I realize that I’m getting side-tracked here, but to people all over” Has anyone ever ever tried to understand why we are here (as in this world/universe/cosmos or whatever fancy name you have for this region of space) in the first place? Living a life, is sadly not the answer.

  5. wahgnube says:

    anonymiss: Glad you think so too! and thank you for sharing.

    And random-yet-confident lyrics substitution is very-very annoying.

  6. wahgnube says:

    Anantha: That is roughly what I am trying to say, but from a different point of view—The meticulous author probably does take the time to come up with an aesthetically pleasing cover for her book.

    And I’m not saying I’m right, I’m saying it is how I can be.

    Everyone has their own little internal biases in some form or the other. The trick is to be able to recognise them and be a bigger person if the need arises. At least, be open about it, because they’re usually there for a reason, valid or not.

  7. wahgnube says:

    Manjunath: And I am (a huge fan of using LaTeX for presentation slides, that is).

    I intrinsically avoid using non-Free software for most purposes (and do have some slight disdain toward those who do), and while the PowerPoint(CamelCase?)/Excel combination is probably very powerful, symbol rendering (and not just anti-aliasing) of a TeX derived document is just far superior. And I mean far far superior. I have numerous hardcore PowerPoint users around, and I’ve seen them go through great lengths (changing every symbol to be its own object, and what not) to get anti-aliasing and such done “right”. And it still never looks “just right”.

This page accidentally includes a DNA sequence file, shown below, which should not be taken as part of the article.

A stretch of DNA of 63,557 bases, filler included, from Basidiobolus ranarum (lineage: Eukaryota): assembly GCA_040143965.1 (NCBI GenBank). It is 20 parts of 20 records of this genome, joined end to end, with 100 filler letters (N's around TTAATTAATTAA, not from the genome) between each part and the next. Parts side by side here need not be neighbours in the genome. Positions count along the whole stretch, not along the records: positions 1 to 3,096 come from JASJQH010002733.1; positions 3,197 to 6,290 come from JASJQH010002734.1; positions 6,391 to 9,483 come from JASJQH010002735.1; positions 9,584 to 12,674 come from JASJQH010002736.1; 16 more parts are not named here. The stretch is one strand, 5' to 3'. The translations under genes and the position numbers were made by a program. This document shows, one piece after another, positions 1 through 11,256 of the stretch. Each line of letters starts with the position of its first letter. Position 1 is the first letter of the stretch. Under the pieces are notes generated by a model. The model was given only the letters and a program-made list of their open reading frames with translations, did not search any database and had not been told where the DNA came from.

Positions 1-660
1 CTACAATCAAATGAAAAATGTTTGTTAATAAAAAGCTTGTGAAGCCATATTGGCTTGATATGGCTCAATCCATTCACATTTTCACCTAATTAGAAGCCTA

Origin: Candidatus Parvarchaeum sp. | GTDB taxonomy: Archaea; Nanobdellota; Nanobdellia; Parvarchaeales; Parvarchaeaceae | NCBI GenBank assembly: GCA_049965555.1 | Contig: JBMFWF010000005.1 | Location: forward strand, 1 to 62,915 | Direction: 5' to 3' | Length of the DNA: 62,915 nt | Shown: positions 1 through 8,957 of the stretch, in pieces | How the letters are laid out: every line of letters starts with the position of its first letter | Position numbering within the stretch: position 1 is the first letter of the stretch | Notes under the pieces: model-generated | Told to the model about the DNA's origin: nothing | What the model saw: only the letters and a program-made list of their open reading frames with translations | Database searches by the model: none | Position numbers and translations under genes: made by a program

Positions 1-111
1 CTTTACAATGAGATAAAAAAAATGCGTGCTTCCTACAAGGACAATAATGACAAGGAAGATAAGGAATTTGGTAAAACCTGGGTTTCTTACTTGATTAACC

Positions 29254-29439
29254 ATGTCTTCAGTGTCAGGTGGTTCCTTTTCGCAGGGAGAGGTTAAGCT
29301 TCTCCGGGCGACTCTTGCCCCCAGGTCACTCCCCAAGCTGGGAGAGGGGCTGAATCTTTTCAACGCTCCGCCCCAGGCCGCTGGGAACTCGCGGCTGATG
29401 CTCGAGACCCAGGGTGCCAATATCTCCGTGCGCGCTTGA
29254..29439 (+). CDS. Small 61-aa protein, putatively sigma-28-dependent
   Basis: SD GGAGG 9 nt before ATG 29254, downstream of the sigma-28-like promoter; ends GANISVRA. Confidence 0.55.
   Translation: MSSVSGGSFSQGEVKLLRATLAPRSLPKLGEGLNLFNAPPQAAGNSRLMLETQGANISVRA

Not to mention, I embed animations and such in my PDFs via LaTeX packages, so that’s not a clear point of separation either. And I seriously doubt there are plotting related things Excel can do that other programs like gnuplot cannot.

    I am being subjective. But that is what all this is about, and the crux of what I am trying to say. Whether it’s something trivial like this or something more devious, biases exist. They needn’t be valid, just that they exist.

  8. wahgnube says:

    pUl|: I’ve read what you’ve said quite a few times and I cannot understand what it is you’re trying to say. Would you mind rephrasing?

    (And people, I was waiting to parse this comment to reply to all comments together, which is why there was a delay.)

  9. pUl| says:

    I’m not going to re-iterate or elucidate the first half which I believe is quite understandable. What is really important is the last paragraph:

    Every day passes by and we do things we need to in order to ensure a decent life. Most of the things we do somehow boil down to basic necessities like food? (and other luxuries [which I’m not getting into for now]). Granted, some of us are trying our best to try and see things around us, and make sense out of it. But then, somehow, for some, there is this need (impatience if you will) to find out why things are the way they are. For people who base their observations on rational (as in explainable) phenomena, such a thought is sometimes akin to a mere (unproductive) time filler. No, we’re not talking supernatural-whatever-phenomena here. Why then, would one refute the possibility that such a question has already been answered? What reason does one have to believe that there is a long way to go before everything around us makes sense. Logic, would ‘by definition’ negate such a statement, but then, “What prevents this from happening?” doesn’t quite answer a question that goes, “Why does this happen?”.